Genetic mosaic analysis

Genetic mosaic clones were produced by Flipase (FLP)/FLP recognition target (FRT)-mediated mitotic recombination37. Female of [neoFRT40A/Cyo], [FRT40A, piwi1/CyO] or [FRT40A, piwi2/CyO] (gifts from Dr. Haifan Lin, Yale school of medicine, USA) were crossed with male of [hsflp; FRT40A, ubi-GFP/CyO], respectively, to obtain female larva with [hsflp/+; neoFRT40A/ FRT40A] (as control), [hsflp/+; FRT40A, piwi1/FRT40A, ubi-GFP] and [hsflp/+; FRT40A, piwi2/FRT40A, ubi-GFP]. To generate CpC clones, mid-third instar larva (mid-L3) stage of female larva were subjected to heat shock for 1 h at 37 °C, twice a day for three days. After heat shock, females raised at 25 °C were transferred to fresh food daily for 2 weeks until dissection.

Pharmacological treatments

Flies were cultured at 25 °C before RU486 treatment and maintained as described above; at the desired age, flies were switched to vials containing normal diet plus a wet yeast paste mixed with RU486 (M8046, Sigma). A 10 mg/mL stock solution of RU486 (mifepristone; Sigma) was made in pure ethanol (Sigma). For RU486-containing wet yeast preparation, 0.28 mL of RU486 stock solution, 0.1% blue food color additive (to confirm food intake; #861146, Sigma) and 1.52 mL ddH2O were mixed well and then added to 1 g active dry yeast (RED STAR) for a final concentration of 3.6 mM RU486.

For 3TC (2′, 3′-Dideoxy-3′-thiacytidine, #L1295, Sigma) treatment, newly eclosed flies were cultured in plastic vials containing normal diet plus a 3TC-containing wet yeast paste. For 3TC-containing wet yeast preparation, 11.5 mg 3TC, 0.1% blue food color and 3.3 mL ddH2O was mixed well and then added to 1.7 g active dry yeast for a final concentration of 10 mM 3TC. Control flies were fed with the same diet but without RU486 or 3TC. Food was changed daily until flies were dissected.

Immunostaining and fluorescence microscopy

Ovaries were dissected in Grace Insect Medium (GIM) (#11605094, Thermo Fisher) and then fixed in 5% (v/v) paraformaldehyde (#43368, Alfa Aesar)/Grace’s Insect Medium for 13 min at room temperature (RT). Ovaries were washed with 0.1% PBST (0.1% Triton-X100) and then teased apart in 0.1% PBST and incubated in blocking solution (PG0033, GOALBIO) for 3 h at RT, and with primary antibodies for 16 h at 4 °C. Testes were dissected in PBS and then fixed in 4% (v/v) paraformaldehyde in PBS for 20 min at RT. Testes were washed by 0.3% PBST for 5 min and incubated with 0.3% NaDoC/ 0.1 or 0.3% PBST for 30 min. After washing with 0.3% PBST, testes were incubated with blocking solution (3% BSA/0.3% PBST) for 30 min at RT, and with primary antibodies in 0.3% BSA (in 0.3% PBST) for 16 h at 4 °C. Eyes were dissected in PBS and then fixed in 4% paraformaldehyde (#15710, Electron Microscopy Sciences) for 45 min at RT, followed by 3 washes of 15 min each in 1% and then 3 washes in 0.4% PBST (PBS + Triton X100). The samples were then incubated with primary antibodies overnight at 4 °C. After washing well in PBST, ovaries, testes or eyes were then incubated with corresponding secondary antibody at 4 °C for 16 h. Primary antibodies included: mouse anti-Hts antibody (1:30; 1B1, Developmental Studies Hybridoma Bank (DSHB)), mouse anti-Lamin (Lam) C antibody (1:25; LC28.26, DSHB), mouse anti-Cactus antibody (1:500; 3H12, DSHB), mouse anti-Dorsal antibody (1:100; 7A4, DSHB), Rat anti-E-cad antibody (1:3; ECAD-2, DHSB), mouse anti-Arm antibody (1:4; N27A1, DHSB), rabbit anti-pMad antibody (1:200; #1880, Epitomics), mouse anti-β-gal antibody (1:500; Promega), mouse anti-Piwi antibody (1:1000; a gift from Dr. Mikiko C. Siomi, University of Tokyo, Japan), guinea pig anti-Traffic jam (Tj) antibody (1:5000; a gift from Dr. Dorothea Godt, University of Toronto, Canada), rabbit anti-Histone H2AvD pS137antibody (1:1000; #600-401-914, Rockland), mouse anti-GSK3α/β (1:200; MA3-038, Thermo Fisher Scientific), anti-pSer9-GSK3β (1:200; #5558, Cell Signaling), anti-pTyr216-GSK3 (1:150, #05––413, Μillipore), and rabbit anti-GFP (1:1000; Torrey Pines). Mouse anti-ENV antibody (1:100, a gift from Dr. Joshua Dubnau, Stony Brook University School of Medicine, U.S.A.; ENV protein signals were not observed in piwi-KD niche but can be observed in flamingo mutants with reduced piRNAs against gypsy retrotransposon [data not shown]). AlexaFluor 488, 568 or 633-conjugated goat anti-mouse, anti-rabbit or anti-rat secondary antibodies (1:500; Molecular Probes) were used as appropriate. For F-actin staining, samples were stained with Rhodamine- or Alexa Fluor™ 488-Phalloidin (1:80, R415 and 1:200, #A12379, respectively, Thermo Fisher Scientific). Samples were stained with 0.5 mg/mL DAPI (Sigma) and kept in mounting solution (80% glycerol containing 20 mg/mL N-propyl gallate, Sigma) at −20 °C until mounting; eye samples were mounted in Vectashield (H-1000 and H-1200, Vector Laboratory). Images were collected on a Zeiss LSM 700 confocal microscope at 40x or 63x magnification with Zen software (2010 version) and modified in LSM image browser (version 4,2,0,121).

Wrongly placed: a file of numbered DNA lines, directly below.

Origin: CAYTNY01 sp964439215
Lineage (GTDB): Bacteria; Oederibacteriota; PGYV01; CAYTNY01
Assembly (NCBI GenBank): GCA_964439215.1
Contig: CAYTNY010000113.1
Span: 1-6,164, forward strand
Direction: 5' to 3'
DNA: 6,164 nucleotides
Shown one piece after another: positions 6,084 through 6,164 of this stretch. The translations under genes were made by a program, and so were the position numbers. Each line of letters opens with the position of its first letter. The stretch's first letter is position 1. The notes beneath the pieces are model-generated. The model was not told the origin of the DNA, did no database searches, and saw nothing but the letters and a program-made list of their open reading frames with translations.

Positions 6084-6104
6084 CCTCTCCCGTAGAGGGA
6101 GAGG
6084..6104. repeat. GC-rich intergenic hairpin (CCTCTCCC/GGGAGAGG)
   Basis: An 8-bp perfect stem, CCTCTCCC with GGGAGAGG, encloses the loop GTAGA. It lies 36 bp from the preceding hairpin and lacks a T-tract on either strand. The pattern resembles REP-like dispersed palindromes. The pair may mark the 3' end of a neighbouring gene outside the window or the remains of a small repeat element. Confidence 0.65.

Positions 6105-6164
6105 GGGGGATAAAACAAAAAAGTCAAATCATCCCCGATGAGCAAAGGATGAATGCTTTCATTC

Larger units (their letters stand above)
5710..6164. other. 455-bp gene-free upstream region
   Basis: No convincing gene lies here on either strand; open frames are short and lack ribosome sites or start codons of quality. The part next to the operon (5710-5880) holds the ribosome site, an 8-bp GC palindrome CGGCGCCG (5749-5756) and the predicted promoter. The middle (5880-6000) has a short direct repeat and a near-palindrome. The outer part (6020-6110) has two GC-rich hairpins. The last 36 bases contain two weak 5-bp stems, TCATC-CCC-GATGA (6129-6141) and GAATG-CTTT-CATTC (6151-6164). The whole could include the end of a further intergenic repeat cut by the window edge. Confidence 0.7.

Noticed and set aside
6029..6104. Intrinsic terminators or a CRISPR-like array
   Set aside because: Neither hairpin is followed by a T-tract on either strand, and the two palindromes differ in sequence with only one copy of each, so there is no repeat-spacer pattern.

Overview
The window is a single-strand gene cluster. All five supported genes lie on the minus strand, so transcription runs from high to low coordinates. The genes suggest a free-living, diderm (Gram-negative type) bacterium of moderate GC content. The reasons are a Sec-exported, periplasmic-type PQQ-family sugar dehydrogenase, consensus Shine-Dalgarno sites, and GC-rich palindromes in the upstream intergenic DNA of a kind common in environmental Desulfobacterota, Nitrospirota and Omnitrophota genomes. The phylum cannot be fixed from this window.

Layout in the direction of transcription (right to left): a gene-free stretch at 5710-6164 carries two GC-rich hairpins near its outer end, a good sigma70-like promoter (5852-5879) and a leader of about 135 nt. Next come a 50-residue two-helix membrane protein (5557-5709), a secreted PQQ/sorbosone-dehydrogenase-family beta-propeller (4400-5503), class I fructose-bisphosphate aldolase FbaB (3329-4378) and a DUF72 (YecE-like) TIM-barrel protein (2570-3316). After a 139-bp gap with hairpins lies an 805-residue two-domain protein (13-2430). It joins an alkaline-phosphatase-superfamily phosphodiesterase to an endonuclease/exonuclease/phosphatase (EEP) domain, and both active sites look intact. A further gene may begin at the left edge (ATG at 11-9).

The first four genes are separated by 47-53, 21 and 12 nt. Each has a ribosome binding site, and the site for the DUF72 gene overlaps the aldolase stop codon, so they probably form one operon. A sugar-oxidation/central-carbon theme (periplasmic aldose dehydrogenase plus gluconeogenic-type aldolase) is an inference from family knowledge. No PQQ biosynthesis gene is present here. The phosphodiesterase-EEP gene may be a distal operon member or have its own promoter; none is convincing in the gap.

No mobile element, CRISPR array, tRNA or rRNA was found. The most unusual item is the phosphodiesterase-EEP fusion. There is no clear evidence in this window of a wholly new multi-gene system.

Image analysis and quantification